Overclocking has become so much the norm over the past few years that it has helped kick start the release of a whole new range of products. The task of keeping these super-hot processors cool has evolved dramatically from the days of monstrous heat sinks. While most choices available today are large air cooling heat sinks, there has been steady development of affordable water-cooling solutions as well. Not long ago, only truly brave souls would dare build complex arrangements of pumps, tubes, radiators and cooling blocks for their PC’s. Now, companies like CoolIT have made it simple for anyone to use this type of cooling.
With the release of the Domino A.L.C., CoolIT has once again given us a product that’s inexpensive to buy, and also easy to install. While the more expensive Freezone units use TEC (Thermo Electric Cooling) devices to boost performance, the Domino does not. The design of this new piece is also all new and even includes electronic controls for fan and pump control to further push the envelope of performance.
After testing the PURE a while back and being somewhat less-than-impressed, I was anxious to see what has been brought to the table in terms of performance here. The price is right, coming in around $79.99US directly from CoolIT, meaning it is competing mostly against high-end air cooling solutions. The cheapest competitor from any other company I could find is the Asetek LCLC, which comes in at $95US. All that being said, it’s time to take a deeper look into the performance and design of the Domino A.L.C..
Nestled safely inside a plastic clamshell, we get out first look. Everything is securely wrapped and there’s hardware included for all AM2, LGA775 and even LGA1366 processors. I was somewhat surprised to not see the usual Styrofoam encasement, but if you ask me, the clear plastic will easily do as good of a job protecting the parts in shipment, if not better.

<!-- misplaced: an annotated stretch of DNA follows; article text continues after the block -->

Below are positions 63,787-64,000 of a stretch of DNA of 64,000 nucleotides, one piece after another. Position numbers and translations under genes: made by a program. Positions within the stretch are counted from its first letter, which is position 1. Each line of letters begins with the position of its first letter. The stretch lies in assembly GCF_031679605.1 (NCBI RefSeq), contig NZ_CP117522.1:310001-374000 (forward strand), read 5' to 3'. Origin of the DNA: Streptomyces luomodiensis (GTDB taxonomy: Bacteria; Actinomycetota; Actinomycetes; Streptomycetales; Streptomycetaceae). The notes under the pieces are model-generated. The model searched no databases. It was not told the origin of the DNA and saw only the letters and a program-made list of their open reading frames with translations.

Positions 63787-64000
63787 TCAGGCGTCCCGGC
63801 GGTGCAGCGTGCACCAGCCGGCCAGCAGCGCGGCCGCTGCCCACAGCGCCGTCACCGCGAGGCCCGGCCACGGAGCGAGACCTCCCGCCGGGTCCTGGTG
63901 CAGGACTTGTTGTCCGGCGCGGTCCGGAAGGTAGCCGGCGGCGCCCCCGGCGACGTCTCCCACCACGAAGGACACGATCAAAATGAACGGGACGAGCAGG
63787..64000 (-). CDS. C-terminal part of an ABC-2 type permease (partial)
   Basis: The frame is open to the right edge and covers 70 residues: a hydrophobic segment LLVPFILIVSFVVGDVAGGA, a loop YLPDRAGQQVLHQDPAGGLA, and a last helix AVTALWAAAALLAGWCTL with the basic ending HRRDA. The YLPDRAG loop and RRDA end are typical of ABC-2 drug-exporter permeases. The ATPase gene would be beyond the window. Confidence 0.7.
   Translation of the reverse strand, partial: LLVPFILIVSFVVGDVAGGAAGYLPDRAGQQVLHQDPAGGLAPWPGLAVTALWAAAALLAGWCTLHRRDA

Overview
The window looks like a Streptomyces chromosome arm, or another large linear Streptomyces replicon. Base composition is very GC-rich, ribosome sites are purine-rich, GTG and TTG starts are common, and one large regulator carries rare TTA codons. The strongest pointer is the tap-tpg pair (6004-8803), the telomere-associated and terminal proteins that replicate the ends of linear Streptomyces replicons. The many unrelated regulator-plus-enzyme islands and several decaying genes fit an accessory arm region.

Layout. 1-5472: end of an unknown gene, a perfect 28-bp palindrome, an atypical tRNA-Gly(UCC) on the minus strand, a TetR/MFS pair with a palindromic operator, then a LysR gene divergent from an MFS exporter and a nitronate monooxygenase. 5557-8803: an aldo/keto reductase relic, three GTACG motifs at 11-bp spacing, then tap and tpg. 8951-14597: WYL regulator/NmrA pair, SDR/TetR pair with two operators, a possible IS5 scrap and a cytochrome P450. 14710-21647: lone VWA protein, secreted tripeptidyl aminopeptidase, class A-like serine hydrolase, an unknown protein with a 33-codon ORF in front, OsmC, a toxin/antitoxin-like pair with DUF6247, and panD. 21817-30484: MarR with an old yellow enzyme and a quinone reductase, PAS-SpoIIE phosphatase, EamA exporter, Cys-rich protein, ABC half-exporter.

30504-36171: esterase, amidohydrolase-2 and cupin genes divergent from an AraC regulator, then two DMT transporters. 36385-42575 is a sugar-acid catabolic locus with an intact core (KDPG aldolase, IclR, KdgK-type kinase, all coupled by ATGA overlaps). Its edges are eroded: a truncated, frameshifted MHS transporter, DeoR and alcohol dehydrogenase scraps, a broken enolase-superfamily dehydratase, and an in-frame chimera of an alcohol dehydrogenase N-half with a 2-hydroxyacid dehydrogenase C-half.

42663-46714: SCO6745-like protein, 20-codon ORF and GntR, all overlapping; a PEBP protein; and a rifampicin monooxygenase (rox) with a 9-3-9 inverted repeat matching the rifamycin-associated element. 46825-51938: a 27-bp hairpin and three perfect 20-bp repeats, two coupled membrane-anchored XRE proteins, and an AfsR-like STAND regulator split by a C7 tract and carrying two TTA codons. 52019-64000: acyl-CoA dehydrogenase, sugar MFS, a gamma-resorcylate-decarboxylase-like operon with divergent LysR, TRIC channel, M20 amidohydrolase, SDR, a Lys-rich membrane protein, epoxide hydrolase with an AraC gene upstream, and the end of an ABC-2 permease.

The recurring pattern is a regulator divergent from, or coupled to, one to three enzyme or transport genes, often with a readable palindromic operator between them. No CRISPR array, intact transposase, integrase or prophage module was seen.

Spread out for your pleasure, you can see the various hardware used for mounting. Also notice the 3-pin motherboard-style power connector, which as being the only power connector, makes installation that much easier. After installing, you should be sure to check your motherboard’s BIOS settings to ensure the connector chosen is giving full power to the plug at all times.
Here is a better look at the backside of the unit. The compact pump is mounted snugly behind the control panel and radiator. The hoses are not quite as flexible as I like to see but I feel that with tubing this size, you should have thicker walls to help prevent kinking anyways.
A shot of the backside shows us the footprint required for installation. The 120mm fan is not much smaller than the radiator itself, meaning you won’t need a case the size of the Grand Canyon. The fan is also a standard offering, 25mm in depth.
The heart of this system is here in the control panel. The shipping protection label is still overlaid on the LCD screen in this photo as well. Again the smallish overall size is welcome since there is usually not a whole lot of room for installing such items internally. If your case has a large fan on the side panel it may need to be removed for clearance.
The CPU water block comes ready to install with a layer of thermal compound already applied. You can also notice the second set of mounting holes on the bracket that allow for different CPU sockets. The build quality of the block is very good, and its surface is smooth and scratch-free as well.
For physically mounting to your chassis, CoolIT has chosen to use rubber pull-through grommets. All that is required for a secure mount is to line up the fan mounting holes with the nipples in order to pull them through with your fingers. A quick pull and everything is quite firmly attached. I also like the fact you get some vibration isolation with this install method as well.
For the most part, the Domino is a great-looking cooler, and the fact that it promises liquid cooling and silence, along with a reasonable price makes it look that much sharper. Time to put it to the test though, so onward to the next page!
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